10 Things You Might Not Know About Google

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10 Things You Might Not Know About Google

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1) Sergey at Wolfram Research

Brin worked at Wolfram Research as one of his summer jobs in the 1990s, years before starting Google with Page. More than a decade later, Wolfram Research would launch Wolfram Alpha, a data computation engine designed to complement general Web search engines.

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2) Stanford Rewarded

Stanford University, which supported Page and Brin's efforts even as its professors schooled them, holds the patent to Page's PageRank algorithm. The school received 1.8 million shares of Google stock in exchange for rights to that patent. Stanford's profit from this deal was $336 million.

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3) Hiring Hell

Google's engineering group has hundreds of hiring committees locking horns weekly over potential hires to weed out biases managers might have in the interview process. There is no one person presiding over this effort, but a Borg-like group think.

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4) Googley Daycare

Google subsidized daycare at its Mountain View, Calif., headquarters to the tune of $37,000 per year, before dropping it to $20,000 per year in 2008.

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5) Fun with Numbers

How much are Google employees worth? $1 million each. No, but seriously, Google does $20 billion in sales a year and has roughly 20,000 employees. The ratio of employees to revenue, at $1 million a head, is one of the highest in high tech.

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6) One Threat to Rule Them All

Mike Moritz threatened to pull Sequoia Capital's $12.5 million in funding in Google if Page and Brin did not hire a seasoned CEO. As a former Sun and Novell executive, Eric Schmidt fit the bill as a fellow techie, but with a business bent.

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7) Paid Placement Drama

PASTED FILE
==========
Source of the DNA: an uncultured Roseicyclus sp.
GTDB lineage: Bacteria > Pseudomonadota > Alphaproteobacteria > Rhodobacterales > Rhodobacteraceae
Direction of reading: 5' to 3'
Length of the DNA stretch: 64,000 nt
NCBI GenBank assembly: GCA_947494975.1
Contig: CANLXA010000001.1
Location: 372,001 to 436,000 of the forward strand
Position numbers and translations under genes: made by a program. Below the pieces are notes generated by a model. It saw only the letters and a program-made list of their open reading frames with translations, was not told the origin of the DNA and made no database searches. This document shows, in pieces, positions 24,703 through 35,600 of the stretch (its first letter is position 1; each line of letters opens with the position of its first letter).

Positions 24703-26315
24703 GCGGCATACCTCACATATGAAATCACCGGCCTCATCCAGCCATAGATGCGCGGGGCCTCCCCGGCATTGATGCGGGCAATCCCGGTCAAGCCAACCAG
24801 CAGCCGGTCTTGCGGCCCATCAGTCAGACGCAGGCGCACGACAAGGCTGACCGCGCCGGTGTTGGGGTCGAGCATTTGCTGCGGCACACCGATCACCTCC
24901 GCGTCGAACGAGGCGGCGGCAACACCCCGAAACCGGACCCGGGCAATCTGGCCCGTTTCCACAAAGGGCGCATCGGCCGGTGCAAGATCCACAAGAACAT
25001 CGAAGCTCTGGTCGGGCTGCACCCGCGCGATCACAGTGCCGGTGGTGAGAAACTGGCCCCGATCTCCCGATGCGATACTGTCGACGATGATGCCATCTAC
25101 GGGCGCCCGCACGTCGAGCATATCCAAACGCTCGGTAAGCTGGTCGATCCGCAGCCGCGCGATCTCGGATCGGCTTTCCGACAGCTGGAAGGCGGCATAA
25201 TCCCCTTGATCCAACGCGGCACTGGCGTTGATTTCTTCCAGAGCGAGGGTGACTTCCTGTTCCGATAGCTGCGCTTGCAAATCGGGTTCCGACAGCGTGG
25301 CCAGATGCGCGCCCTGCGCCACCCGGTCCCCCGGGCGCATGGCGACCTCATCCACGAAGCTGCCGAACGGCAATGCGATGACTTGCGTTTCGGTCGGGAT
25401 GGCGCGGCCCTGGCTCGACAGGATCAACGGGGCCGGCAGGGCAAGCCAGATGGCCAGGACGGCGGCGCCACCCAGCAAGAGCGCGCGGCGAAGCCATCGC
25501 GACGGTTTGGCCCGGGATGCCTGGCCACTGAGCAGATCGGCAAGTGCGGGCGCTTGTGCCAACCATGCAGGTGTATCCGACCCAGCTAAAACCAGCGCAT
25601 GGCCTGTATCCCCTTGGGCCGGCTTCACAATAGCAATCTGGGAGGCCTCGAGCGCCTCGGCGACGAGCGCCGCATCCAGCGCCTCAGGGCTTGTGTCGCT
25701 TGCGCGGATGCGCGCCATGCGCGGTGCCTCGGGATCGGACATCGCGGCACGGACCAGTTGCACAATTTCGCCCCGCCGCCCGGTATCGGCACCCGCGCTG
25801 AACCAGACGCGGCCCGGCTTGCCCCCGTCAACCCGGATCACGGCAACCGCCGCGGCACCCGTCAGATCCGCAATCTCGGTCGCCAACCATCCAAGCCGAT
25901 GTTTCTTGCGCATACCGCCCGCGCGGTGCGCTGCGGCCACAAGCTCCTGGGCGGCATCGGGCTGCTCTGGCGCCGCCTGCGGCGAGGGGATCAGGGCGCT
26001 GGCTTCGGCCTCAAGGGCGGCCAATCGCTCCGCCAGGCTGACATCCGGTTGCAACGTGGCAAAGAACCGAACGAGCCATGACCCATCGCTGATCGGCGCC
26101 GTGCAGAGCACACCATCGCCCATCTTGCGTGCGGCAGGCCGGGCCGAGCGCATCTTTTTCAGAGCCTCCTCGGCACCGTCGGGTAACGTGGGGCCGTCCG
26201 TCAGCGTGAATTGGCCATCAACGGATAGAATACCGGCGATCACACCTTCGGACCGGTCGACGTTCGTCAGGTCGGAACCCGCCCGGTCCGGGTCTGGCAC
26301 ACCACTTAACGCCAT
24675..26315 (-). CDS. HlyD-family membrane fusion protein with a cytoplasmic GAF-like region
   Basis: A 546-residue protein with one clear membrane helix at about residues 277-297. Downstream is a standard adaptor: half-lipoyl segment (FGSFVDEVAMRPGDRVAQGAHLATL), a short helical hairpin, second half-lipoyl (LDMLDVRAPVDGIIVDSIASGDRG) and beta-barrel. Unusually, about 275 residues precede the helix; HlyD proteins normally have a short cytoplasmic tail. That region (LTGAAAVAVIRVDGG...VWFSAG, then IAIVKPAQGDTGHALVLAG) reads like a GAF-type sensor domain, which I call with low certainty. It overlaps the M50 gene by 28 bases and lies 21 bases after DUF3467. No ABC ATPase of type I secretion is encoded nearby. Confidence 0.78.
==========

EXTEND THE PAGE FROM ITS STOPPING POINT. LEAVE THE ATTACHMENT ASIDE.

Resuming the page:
After hearing from AOL executives that Google was "stupidly" missing out on revenue by not accepting paid placements, Brin left the room screaming that he needed to set himself on fire "to get rid of the scum of those people."

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8) Microsoft Had A Shot

Google's search ad success derives from its auction-based AdWords auction, but did you know Microsoft had a similar system in its hands from its acquisition of LinkExchange in 1998? Microsoft experimented with it but shut it down in 2000 in favor of banner ads. Google launched AdWords in 2002 and took all the glory (and still does).

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9) On Privacy Violations

What privacy violations? Despite all of the saber rattling from the Electronic Frontier Foundation and other watchdogs, Brandt wrote that there has never been a documented case of Google violating its users' privacy rights. Could be a good tool for Google in its Google Book Search argument.

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10) Google Book Search Begins

Speaking of Google Book Search, did you know Page and then product manager Marissa Mayer manually scanned a 300-page book in 40 minutes, using a digital camera and a metronome.

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